Health Literacy Matters


Health literacy matters! So you might be asking what is health literacy?

I should also add a note at this stage that this post is largely based around health literacy in the context of musculoskeletal medicine.

What is health literacy?

Many people are familiar with the term financial literacy, which is essentially a good understanding of finances and how to manage money appropriately. Health literacy is essentially having a good understanding of our health and how to manage our health in the best way possible. I strongly believe that health literacy matters to ensure we are equipped to manage our health in the best way possible!

Health Literacy in the context of musculoskeletal medicine?

In the context of musculoskeletal medicine, it could be argued that health literacy is even more important. Too often common conditions such a back pain, neck pain, knee osteoarthritis and hip osteoarthritis which present a massive health burden on our society become over medicalised evoking a sense of fear in individuals with relatively normal findings.

Poor education, advise and understanding of pain and the underlying causes particularly in the initial stages of an injury may present significant complications as the injury progresses. A good understanding of injury is even more relevant where the spine is involved. Injuries such as whiplash, neck pain and low back pain are just a few examples.

Below is a video which provides some more information on pain particularly persistent pain. The video is also a good example just one way a person can improve their understanding of pain!

Health Literacy matters when dealing with low back pain!

Over medicalisation of common pathologies in low back pain have become a common occurrence.

Quick note: In some cases there are serious pathologies which require immediate medical attention. An example of this would be cauda equina syndrome in low back pain which would require immediate surgical decompression of the affected nerves.

However, in the vast majority of cases, sinister pathologies are not the underlying cause of symptoms. Instead very normal findings on imaging such as “degenerative changes” and  “disc bulges” may be mis-interpreted and mislead consumers in thinking there is an issue. Having good health literacy would mean that individuals will better understand how to interpret medical information and seek multiple opinions before committing to an intervention.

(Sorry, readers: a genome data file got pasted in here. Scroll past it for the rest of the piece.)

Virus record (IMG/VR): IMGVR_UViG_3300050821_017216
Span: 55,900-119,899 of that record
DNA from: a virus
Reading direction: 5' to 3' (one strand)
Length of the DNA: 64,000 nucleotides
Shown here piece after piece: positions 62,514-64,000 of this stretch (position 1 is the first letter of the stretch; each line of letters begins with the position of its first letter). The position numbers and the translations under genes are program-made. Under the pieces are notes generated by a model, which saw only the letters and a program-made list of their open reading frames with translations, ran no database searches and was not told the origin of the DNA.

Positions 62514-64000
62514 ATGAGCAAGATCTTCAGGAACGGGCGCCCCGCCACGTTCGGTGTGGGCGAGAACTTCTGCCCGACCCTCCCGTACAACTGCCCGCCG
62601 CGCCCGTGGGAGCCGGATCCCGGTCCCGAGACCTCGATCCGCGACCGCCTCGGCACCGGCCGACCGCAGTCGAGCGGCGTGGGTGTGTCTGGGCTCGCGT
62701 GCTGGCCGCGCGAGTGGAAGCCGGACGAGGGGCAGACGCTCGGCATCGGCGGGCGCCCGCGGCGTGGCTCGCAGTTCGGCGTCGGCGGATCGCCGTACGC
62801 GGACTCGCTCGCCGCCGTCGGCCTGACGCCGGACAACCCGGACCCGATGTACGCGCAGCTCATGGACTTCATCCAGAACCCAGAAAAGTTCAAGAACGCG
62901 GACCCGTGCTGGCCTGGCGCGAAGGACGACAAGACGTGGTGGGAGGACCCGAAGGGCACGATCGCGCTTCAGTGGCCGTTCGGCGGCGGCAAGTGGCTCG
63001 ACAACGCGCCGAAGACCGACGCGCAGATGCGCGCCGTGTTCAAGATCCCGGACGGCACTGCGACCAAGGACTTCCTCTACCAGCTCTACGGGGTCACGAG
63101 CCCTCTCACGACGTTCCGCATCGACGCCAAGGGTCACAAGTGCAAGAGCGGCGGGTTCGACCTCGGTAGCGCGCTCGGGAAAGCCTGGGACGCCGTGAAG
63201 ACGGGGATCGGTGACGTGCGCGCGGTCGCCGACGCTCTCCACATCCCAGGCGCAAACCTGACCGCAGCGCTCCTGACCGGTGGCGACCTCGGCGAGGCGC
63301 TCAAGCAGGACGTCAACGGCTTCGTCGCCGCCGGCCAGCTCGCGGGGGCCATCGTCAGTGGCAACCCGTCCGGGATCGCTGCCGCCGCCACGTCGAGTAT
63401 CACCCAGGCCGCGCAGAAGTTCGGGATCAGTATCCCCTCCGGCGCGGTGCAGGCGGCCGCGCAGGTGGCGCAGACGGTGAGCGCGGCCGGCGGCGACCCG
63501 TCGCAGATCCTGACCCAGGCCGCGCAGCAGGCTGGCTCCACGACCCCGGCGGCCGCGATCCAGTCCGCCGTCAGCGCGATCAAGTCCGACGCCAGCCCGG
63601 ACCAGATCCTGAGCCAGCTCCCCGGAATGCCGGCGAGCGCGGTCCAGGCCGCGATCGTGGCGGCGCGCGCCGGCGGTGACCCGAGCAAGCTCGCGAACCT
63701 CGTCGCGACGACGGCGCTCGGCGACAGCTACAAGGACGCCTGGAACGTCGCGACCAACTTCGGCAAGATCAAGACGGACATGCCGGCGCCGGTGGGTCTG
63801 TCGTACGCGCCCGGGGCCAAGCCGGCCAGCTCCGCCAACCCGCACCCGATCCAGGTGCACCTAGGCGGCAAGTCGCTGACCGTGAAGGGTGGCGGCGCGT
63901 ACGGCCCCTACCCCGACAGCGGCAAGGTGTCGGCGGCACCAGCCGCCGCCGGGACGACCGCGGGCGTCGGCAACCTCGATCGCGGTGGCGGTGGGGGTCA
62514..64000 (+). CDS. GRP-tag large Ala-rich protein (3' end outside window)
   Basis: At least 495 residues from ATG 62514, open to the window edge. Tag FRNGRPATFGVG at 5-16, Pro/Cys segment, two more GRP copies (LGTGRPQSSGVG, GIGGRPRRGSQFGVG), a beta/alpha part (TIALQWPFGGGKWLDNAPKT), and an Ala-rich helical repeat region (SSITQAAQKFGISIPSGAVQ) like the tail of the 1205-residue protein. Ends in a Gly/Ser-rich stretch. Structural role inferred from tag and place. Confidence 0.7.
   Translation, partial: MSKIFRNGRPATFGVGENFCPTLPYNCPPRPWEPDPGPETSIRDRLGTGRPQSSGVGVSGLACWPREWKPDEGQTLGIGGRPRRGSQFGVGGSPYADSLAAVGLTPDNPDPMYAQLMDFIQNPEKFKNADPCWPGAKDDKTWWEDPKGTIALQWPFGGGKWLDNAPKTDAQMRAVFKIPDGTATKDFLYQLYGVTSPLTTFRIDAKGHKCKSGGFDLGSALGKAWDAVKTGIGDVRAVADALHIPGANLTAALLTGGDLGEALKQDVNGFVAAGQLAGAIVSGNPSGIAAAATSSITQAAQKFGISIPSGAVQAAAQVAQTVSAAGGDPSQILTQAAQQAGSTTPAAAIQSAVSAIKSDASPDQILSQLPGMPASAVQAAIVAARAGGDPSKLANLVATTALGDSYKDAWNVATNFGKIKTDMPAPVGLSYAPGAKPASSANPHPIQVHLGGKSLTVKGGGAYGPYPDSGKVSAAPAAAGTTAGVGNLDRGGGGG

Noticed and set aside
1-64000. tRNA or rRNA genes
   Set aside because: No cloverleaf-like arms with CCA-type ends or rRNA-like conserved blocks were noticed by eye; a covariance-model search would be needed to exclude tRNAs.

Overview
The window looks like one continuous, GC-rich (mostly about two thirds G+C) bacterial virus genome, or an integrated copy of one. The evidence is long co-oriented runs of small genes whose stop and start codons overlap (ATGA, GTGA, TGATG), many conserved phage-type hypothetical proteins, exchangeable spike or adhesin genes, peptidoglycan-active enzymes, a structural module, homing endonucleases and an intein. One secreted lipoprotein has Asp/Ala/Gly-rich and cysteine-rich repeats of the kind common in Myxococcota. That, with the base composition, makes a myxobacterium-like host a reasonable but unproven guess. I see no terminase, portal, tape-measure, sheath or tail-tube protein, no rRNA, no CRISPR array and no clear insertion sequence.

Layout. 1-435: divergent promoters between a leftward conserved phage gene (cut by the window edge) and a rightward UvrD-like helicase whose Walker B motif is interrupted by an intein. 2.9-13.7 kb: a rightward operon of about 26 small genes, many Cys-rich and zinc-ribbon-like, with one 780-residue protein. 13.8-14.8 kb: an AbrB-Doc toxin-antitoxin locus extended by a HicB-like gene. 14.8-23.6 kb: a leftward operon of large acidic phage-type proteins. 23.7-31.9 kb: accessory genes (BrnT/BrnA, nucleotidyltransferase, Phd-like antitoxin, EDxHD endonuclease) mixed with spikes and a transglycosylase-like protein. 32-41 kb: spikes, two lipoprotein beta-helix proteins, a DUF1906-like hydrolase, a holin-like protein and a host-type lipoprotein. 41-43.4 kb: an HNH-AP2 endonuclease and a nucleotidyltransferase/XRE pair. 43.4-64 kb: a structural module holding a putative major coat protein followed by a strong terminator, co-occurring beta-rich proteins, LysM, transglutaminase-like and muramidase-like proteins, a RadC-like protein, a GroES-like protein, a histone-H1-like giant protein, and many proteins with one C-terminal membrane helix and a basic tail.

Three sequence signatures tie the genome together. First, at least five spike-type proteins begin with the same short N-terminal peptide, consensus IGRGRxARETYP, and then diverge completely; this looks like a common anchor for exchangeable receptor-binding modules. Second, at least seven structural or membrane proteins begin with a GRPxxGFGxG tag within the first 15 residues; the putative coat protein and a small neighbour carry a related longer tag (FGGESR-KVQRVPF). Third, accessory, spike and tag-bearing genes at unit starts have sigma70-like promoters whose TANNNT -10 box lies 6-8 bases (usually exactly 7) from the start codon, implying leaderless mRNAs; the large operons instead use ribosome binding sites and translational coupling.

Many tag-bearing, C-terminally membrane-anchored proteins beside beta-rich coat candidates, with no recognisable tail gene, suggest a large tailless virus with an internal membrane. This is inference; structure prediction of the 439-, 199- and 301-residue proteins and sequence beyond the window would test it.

How do we look after our health in the 21st Century?

In our current day to day life we look after our health most often through a reactive approach. Essentially we are waiting for something to go wrong before we take action. In the context of musculoskeletal medicine, we usually wait until we have pain before we take action. I am certainly a proponent of preventative medicine particularly in the field of musculoskeletal health over the reactive approach.

Having good health literacy will ensure that as individuals we become aware that taking the preventative approach is the ideal approach. Further, having a preventative approach will place us in a position much better equipped to deal with health challenges if and when they arise.

This picture describes that health literacy matters. Knowing that walking and jogging are beneficial for your health is very important knowledge that many do not know!

Walking and jogging are both great ways to exercise preventative health!

Why does health literacy matter?

Healthy literacy matters because of our health matters! Having a good understanding of our health conditions will allow us to implement a higher level of control when managing our injuries. Not only will a higher level of health literacy improve the likelihood that better decisions are made with respect to our health, but it will also provide a greater sense of control and improve our confidence that the right decisions are being made. Having greater confidence that the right decisions are being made may then allow a greater probability for positive outcomes.

Methods to improve health literacy?

While I was writing this article the obvious question arose as to how someone can actually improve their health literacy? In some cases where someone like myself has had qualifications in the area of musculoskeletal health (qualification in physiotherapy) having a good understanding becomes easier, and I should note that there are still a lot of things even in my area of expertise that I still do not know!

Here are a few different methods to improve health literacy:

  • Read information from reputable sources such as articles or reputable individuals
  • When you gain information from one source double check by checking the information also from other sources.
  • Attend appropriate courses which may need to be in laymans terms
  • Listen to podcasts, read books, magazines and journals.
  • If you are getting information from a health professional does the information make sense
  • When seeking information from various health professionals is the message consistent amongst professionals within the same profession and between professions.

Take away message?

The final take away message is to understand that health literacy matters and take control of your health. When seeking information from health professionals remember that it is sometimes worthwhile getting a second opinion!

How can we help?

Both are physiotherapy and counselling team are available to not only help with your therapy but to improve your understanding. Our mobile physio Sydney team is accessible if you live in Sydney and our counselling is able to offer online counselling appointment. Contact us if you would like further information or just to have a chat! We can point you in the right direction if we can not help!

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